X-POSITION: Phoenix, Upstarts & More Tear Up Bowers & Sims' "X-Men '92"
Legal | The author and illustrator of the Nate the Great children’s books have wisely counter-sued Cosmic Debris Etc., claiming the lucrative Emily the Strange franchise violates their copyright. Last month Cosmic Debris sued Marjorie Weinman Sharmat and Marc Simont, and asked a judge to declare that Emily doesn’t infringe on the copyright to their 1978 book Nate the Great and the Lost List.
Cosmic Debris’ preemptive strike was sparked by online discussion late last year pointing out the similarities between Rob Reger and Nathan Carrico’s 1991 creation Emily and Sharmat and Simont’s 1978 creation Rosamond. An Emily the Strange feature film, produced by Dark Horse Entertainment’s Mike Richardson, is planned for release next year, which may explain the eagerness of Reger & Co. to clear any potential legal entanglements. Dark Horse also is named as a defendant.
Sharmat and Simont seek a declaration that their copyright has been infringed, plus unspecified damages. [Courthouse News Service]
Legal | A Singapore couple has been sentenced to eight weeks in jail for distributing anti-Muslim comics created by Jack Chick. Ong Kian Cheong, 50, and Dorothy Chan, 46, were found guilty of sedition for “distributing seditious or objectionable publications” after they sent copies of The Little Bride and Who Is Allah? to Muslims. [AFP]
Legal | Former 2000AD artist Ron Smith, 80, is on trial for allegedly sexually abusing a 13-year-old girl over a three-year period in the 1980s. [The Sun]
Passings | Lonnie Cox, owner of Cop-A-Comic in Merced, Calif., died of a heart attack last month. He was 66. Cox, a former deputy sheriff and deputy marshal, opened Cop-A-Comic a few years before his retirement in 1990. The store now has closed. [Merced Sun-Star]
Publishing | Sales of graphic novels reportedly grew by 5 percent in 2008 to $395 million, while manga declined 17 percent “to 2005 levels.” [ICv2.com]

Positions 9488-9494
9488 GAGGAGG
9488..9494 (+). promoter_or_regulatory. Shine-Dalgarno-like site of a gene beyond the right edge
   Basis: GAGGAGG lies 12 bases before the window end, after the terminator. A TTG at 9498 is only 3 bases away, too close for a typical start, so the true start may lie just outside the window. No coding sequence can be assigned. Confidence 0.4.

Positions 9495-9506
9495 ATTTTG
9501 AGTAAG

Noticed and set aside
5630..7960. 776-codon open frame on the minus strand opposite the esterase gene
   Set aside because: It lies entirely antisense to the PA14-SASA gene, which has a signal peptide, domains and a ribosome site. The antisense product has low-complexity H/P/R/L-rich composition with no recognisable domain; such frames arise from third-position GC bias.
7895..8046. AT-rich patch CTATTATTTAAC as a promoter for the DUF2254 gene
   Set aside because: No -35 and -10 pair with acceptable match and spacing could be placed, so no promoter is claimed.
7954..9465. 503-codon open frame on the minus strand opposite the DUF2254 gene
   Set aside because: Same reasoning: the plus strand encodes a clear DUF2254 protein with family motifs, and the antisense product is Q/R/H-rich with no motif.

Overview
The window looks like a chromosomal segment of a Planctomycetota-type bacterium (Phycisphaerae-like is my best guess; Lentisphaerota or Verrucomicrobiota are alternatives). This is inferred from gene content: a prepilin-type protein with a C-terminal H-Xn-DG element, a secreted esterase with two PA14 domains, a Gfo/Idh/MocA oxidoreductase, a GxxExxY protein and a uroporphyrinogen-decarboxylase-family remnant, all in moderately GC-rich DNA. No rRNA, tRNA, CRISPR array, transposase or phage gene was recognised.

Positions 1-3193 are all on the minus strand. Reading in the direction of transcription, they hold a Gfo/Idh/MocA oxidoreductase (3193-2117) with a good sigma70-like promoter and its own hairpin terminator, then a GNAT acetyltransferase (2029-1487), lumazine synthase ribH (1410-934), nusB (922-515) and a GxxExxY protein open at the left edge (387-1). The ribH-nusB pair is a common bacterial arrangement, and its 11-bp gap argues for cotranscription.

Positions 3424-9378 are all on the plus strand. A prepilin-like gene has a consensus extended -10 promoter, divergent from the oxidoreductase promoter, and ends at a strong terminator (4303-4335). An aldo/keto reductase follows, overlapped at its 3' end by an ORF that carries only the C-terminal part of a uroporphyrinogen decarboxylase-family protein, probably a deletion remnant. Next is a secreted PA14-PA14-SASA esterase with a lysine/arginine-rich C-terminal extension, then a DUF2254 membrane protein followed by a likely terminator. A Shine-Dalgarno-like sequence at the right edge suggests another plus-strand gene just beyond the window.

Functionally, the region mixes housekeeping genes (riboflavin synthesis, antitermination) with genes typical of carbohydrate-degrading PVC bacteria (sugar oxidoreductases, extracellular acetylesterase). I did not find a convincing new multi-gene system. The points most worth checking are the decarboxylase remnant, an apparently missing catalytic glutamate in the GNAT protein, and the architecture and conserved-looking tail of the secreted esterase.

Publishing | The LiveJournal for Nickelodeon Magazine‘s comics section “will continue as a tribute to its legacy and all the talented editors, designers, writers, artists, photographers, administrators, assistants, interns, production folks, who helped along the way.” Viacom announced last week that it will close the 16-year-old magazine and lay off about 30 staff members. [Nick Mag Comics]
Publishing | Brian Heater wraps up his two-part interview with Archie Comics Editor-in-Chief Victor Gorelick. This installment focuses, in large part, on the “New Look” series: “When girls are done with Archie books, they’ll go on to chapter books. Boys will continue reading comics until they’re 70 years old. But girls go on to read other things, and we wanted to come up with a look and the types of stories that a little older reader might be interested in—not to say that the younger readers wouldn’t be, too, but we’re trying to keep our audience a little bit longer.” [The Daily Cross Hatch]
Conventions | Even more reports from last weekend’s MoCCA Festival in New York City: Matthew J. Brady (with sketches), Johanna Draper Carlson, Josh Flanagan, CBR’s Kiel Phegley, Chris Pitzer and PW Comics Week. [MoCCA]
Creators | Guest-blogging for Powell’s Books, Jamie S. Rich considers Portland, Oregon, cartoonists and crimes stories. [PowellsBooks.BLOG]
Creators | Cary Booth profiles Yorkshire comic artists Adi Granov and Staz Johnson. [BBC News]
Process | Writer Brian Wood maps out a Viking settlement for Northlanders collaborator Leandro Fernandez. [Standard Attrition]
Process | Artist Paolo Rivera is … The Red Skull! [The Self-Absorbing Man]
Fandom | Matt Blum rolls out the “Top 10 Ways to Provoke a Geek Argument.” [GeekDad]